Wednesday, September 1, 2021 - 2:53pm
Sarah LaVoy / Lisa D. Camp
deadline for submissions: 
Wednesday, September 15, 2021

In Dear Science and Other Stories, Katherine McKittrick asks, "What if citations are suggestions for living differently?" (McKittrick 19). McKittrick's work, drawing on Sylvia Wynter, demonstrates the social investment of disciplinary citational networks in colonialist-imperialist, capitalist, heteropatriarchalizing, and racist logics. If we are to dismantle these logics and their effects in Medieval Studies, we must first renegotiate our citational networks.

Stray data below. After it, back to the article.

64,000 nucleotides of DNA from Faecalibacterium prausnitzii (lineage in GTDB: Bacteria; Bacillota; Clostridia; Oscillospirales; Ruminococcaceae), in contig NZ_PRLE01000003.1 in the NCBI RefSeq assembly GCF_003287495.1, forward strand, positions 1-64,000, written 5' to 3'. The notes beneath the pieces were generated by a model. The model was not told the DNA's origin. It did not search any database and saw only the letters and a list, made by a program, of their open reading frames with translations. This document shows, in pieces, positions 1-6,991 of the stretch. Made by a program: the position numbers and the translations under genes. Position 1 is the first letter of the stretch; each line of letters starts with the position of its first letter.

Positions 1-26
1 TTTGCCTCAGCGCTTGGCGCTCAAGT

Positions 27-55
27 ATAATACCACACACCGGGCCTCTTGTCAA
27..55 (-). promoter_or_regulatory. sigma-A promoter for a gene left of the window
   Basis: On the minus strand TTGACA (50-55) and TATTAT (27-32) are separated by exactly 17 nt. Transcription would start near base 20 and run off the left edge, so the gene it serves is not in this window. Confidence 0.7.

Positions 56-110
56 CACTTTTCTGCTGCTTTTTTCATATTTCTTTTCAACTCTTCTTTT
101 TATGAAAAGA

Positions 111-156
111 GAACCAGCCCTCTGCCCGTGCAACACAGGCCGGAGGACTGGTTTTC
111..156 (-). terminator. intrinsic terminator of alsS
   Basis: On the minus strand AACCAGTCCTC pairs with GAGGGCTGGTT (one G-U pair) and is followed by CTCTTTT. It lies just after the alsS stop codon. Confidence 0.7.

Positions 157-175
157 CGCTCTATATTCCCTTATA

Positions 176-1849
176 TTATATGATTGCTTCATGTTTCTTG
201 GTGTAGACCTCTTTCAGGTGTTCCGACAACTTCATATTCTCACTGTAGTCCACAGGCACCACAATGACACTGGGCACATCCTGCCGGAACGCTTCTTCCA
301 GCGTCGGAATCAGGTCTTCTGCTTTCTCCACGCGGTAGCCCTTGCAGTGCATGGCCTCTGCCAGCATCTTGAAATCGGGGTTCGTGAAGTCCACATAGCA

Alfred Hitchcock

updated: 
Monday, September 27, 2021 - 11:00pm
Southwest Popular / American Culture Association (SWPACA)
deadline for submissions: 
Sunday, October 31, 2021

Call for Papers

[ALFRED HITCHCOCK]

Southwest Popular / American Culture Association (SWPACA)

 

43rdt Annual Conference, February 23-26, 2022

Hyatt Regency Hotel & Conference Center

Albuquerque, New Mexico

http://www.southwestpca.org

Submissions open on August 1, 2021

Proposal submission deadline: October 31, 2021

 

Call for Journal Submission

updated: 
Wednesday, September 1, 2021 - 2:44pm
Center for American Studies
deadline for submissions: 
Monday, May 30, 2022

                                                             China-US Journal of Humanities

                                                                          Call for Papers